Stare in wonder at the mighty Vasamuseum
The impressive Vasamuseum plays host to Swedish battleship sank just minutes into her maiden voyage in 1628. Due to the nature of the water in Stockholm's harbour, the ship has been almost perfectly preserved. It's quite a breathtaking site, walking in to the museum and taking in the sheer size of the vessel (5 stories high!). The displays give a captivating insight into life on the ship, the crew and the conditions they had to endure in the 17th century.
Tip: Take a packed lunch rather than spending money in the restaurant. There is a designated packed lunch spot right opposite the ship.
The changing of the guard and Gamla Stan
Avoid the main thoroughfares with touristy trinkets, and wander further into the medieval crooked alleys of Gamla Stan (Old Town). Once threatened by city planners intent on demolition, this atmospheric heart of Stockholm is home to Kungliga Slottet (The Royal Palace), where at 12:15pm daily, you can watch the changing of the guard in the courtyard for free.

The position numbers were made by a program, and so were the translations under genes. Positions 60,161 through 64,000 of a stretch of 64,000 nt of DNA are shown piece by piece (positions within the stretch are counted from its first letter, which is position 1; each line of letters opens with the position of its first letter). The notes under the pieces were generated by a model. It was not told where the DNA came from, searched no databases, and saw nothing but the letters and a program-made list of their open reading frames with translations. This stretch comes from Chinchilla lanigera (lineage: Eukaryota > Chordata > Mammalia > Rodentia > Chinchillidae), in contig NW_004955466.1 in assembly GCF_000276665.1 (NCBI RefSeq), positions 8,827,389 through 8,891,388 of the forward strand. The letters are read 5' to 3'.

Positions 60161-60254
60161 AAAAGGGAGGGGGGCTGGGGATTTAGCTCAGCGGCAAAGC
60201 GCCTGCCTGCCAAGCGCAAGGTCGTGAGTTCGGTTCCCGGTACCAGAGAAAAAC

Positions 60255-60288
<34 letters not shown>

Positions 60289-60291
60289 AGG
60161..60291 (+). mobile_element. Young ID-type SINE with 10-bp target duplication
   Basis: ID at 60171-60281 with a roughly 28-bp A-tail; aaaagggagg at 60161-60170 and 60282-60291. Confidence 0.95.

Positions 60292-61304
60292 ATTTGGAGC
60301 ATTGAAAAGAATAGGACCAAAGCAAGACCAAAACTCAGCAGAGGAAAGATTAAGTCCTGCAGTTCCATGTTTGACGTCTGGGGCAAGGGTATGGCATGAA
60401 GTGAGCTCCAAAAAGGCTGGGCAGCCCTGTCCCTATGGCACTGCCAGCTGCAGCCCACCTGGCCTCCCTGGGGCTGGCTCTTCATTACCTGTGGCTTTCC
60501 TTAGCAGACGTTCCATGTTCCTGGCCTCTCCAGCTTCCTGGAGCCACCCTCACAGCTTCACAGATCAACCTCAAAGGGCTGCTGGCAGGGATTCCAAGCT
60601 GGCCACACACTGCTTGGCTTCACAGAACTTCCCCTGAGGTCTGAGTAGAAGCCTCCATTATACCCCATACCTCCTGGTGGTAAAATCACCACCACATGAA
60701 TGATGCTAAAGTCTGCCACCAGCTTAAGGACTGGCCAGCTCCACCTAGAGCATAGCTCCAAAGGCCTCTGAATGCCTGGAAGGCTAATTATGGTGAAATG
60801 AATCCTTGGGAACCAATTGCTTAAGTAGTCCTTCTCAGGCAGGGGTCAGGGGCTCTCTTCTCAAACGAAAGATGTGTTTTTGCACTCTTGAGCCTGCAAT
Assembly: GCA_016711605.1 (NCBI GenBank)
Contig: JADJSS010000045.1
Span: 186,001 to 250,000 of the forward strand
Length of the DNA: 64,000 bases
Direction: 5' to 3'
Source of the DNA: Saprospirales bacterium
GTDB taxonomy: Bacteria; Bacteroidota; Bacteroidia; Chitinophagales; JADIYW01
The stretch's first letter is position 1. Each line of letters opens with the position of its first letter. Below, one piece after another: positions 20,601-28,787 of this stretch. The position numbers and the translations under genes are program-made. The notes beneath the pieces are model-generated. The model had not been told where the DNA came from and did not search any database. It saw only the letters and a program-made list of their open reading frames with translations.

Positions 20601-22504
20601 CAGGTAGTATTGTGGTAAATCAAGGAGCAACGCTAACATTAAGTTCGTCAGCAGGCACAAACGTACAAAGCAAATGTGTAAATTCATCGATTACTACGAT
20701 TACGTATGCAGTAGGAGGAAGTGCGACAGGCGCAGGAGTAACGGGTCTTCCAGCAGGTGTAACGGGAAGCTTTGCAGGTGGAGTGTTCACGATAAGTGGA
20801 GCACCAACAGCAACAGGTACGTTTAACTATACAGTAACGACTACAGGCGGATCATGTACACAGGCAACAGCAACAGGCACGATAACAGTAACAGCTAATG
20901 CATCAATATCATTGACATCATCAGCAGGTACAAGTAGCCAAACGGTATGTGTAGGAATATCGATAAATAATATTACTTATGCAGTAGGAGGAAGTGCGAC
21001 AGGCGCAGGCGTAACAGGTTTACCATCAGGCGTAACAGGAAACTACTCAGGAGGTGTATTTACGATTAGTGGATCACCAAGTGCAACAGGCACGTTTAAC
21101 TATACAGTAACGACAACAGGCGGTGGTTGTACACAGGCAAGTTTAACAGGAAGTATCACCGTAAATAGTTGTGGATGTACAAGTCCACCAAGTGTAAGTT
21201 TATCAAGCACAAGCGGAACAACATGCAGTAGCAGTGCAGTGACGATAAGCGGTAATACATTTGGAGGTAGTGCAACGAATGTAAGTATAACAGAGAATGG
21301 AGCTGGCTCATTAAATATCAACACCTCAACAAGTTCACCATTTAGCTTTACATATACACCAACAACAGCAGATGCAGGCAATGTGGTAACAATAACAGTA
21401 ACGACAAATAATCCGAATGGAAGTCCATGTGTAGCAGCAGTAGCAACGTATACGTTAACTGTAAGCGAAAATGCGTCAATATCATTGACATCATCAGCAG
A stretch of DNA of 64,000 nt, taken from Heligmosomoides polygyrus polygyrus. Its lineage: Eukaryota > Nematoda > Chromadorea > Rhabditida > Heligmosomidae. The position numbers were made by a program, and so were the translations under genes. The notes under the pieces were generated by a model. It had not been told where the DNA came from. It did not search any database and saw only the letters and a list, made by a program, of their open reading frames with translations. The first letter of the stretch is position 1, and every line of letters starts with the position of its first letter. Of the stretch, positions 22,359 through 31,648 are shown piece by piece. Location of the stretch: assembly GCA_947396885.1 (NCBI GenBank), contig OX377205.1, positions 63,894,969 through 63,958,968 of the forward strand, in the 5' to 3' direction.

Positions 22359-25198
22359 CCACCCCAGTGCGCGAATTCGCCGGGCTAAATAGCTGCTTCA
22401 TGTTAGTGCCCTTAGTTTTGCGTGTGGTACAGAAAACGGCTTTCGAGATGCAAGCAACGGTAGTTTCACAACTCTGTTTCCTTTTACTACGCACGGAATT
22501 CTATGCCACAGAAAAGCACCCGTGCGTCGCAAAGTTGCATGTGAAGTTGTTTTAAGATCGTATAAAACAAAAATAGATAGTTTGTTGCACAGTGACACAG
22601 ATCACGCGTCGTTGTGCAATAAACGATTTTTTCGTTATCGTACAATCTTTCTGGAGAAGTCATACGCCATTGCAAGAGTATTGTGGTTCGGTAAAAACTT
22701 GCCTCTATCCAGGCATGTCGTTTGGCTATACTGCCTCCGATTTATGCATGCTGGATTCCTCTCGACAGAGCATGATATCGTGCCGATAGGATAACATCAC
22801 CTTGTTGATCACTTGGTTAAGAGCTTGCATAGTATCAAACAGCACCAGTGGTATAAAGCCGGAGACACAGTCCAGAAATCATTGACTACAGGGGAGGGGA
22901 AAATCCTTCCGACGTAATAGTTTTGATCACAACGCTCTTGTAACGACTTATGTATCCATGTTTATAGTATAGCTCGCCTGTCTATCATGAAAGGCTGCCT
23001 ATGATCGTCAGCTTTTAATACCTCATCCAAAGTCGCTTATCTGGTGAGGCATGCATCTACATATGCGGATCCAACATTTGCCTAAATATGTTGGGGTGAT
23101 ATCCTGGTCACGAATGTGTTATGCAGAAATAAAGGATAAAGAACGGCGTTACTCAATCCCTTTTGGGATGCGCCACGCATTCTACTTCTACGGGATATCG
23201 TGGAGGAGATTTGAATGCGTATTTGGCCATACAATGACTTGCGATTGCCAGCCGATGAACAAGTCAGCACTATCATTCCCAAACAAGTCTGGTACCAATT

(Entrance fees apply to the rest of the Palace).
Take the air in Djurgården
Stockholm is made up of 1/3 water (as it is a group of 17 islands on Lake Mälaren), 1/3 urban and 1/3 green space. The island of Djurgården is a dreamy mix of canal towpaths, amazing galleries, cafes and museums (Vasa and Skansen are both here, and of course the Abba museum ;), and tranquil parkland. Take a stroll, hire a bike or even a canoe.
Check out the underground art of the T-Bana
Even the underground is good looking in Stockholm. A couple of great examples are at T-Centralen, and Kungsträdgården.